Libya's Political Crisis Continues as Tobruk Rejects UN-Backed Unity Gov't
The political crisis in Libya looks set to continue after the country's internationally recognized government rejected the fragile UN-backed unity government, extending Libya's uncertainty.
The House of Representatives, Libya's internationally recognized parliament forced into exile in the eastern city of Tobruk, refused to support the Government of National Accord (GNA), despite it gaining the backing of the international community.
101 lawmakers from the 198-member parliament voted on the issue, with 61 rejecting the GNA, 39 abstaining and one MP voting in favor of the UN-backed unity government.
Parliament spokesman Adam Boussakhra said the vote was "the first time quorum has been reached in five months," but added:
"The majority of lawmakers present at the parliament session voted no-confidence in the government."
Uncertainty Abounds in Libya
The decision by the Tobruk-based legislature to reject the GNA has extended the political uncertainty in Libya, which has consumed the country since former leader Muammar Gaddafi was overthrown in 2011.
Following the no-confidence vote, lawmakers have given the GNA's prime minister-designate, Fayez al-Sarraj, 10 days to come up with a new government, while it is now not known whether the GNA would continue to seek the support of the eastern parliament.
The GNA, which was established off the back off UN-brokered peace talks in December last year, has been seen by many as the only way to unite Libya, which has been divided by the internationally-recognized parliament in the country's east and a rival movement located in the capital, Tripoli.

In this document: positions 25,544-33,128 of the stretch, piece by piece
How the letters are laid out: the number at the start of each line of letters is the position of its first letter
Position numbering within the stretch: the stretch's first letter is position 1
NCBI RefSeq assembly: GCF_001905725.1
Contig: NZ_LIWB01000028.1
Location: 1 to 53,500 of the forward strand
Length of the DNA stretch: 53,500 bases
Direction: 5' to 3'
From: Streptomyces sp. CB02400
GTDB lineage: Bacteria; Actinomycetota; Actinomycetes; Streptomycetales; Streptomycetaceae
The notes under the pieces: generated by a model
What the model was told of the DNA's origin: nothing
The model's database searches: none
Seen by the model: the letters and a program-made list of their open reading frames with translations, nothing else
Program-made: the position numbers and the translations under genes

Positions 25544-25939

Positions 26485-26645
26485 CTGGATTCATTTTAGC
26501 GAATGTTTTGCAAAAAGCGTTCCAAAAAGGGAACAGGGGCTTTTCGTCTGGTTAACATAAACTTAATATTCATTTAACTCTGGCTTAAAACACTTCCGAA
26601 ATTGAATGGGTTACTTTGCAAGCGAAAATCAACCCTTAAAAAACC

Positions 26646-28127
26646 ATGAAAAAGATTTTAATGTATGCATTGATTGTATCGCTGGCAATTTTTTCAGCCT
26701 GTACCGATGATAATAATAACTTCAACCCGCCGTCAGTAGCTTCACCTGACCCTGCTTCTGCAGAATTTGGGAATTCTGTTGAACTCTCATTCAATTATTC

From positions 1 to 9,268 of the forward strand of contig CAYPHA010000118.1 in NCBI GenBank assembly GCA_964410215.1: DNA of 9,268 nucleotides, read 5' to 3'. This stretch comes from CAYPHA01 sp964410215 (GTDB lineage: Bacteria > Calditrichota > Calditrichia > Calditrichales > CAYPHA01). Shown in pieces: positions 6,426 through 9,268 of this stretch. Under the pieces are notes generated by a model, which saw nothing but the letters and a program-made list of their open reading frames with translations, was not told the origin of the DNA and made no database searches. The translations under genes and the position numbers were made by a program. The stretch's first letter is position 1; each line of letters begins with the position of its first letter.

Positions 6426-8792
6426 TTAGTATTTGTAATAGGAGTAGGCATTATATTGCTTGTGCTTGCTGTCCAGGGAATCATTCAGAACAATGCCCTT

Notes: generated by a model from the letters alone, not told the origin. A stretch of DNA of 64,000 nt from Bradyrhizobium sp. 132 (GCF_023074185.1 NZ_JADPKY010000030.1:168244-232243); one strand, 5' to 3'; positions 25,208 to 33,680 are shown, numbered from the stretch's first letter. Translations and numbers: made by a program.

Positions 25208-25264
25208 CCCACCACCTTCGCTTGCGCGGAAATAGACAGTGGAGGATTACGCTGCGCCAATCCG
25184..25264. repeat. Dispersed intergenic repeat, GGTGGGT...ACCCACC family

Tobruk-based parliamentarians have long protested against the conditions and make-up of the unity government, arguing that it gives disproportionate representation to armed elements that forced it to withdraw to Libya's east.
The Fight Against Daesh
The latest development also has complications for the fight against Daesh and other terrorist organizations in the country, with pro-GNA fighters, assisted by US airstrikes, reportedly wrestling back territory from jihadist groups.
Meanwhile, forces aligned to the Libya's Tobruk-based parliament, under the leadership of General Khalifa Haftar, have been engaged in longstanding conflict with Daesh in the Benghazi and parts of the country's east.
They have raised concerns about the security of the GNA, alleging that the unity government is dependent on Islamist-leaning armed groups, including some that they been fighting against over the past five years.
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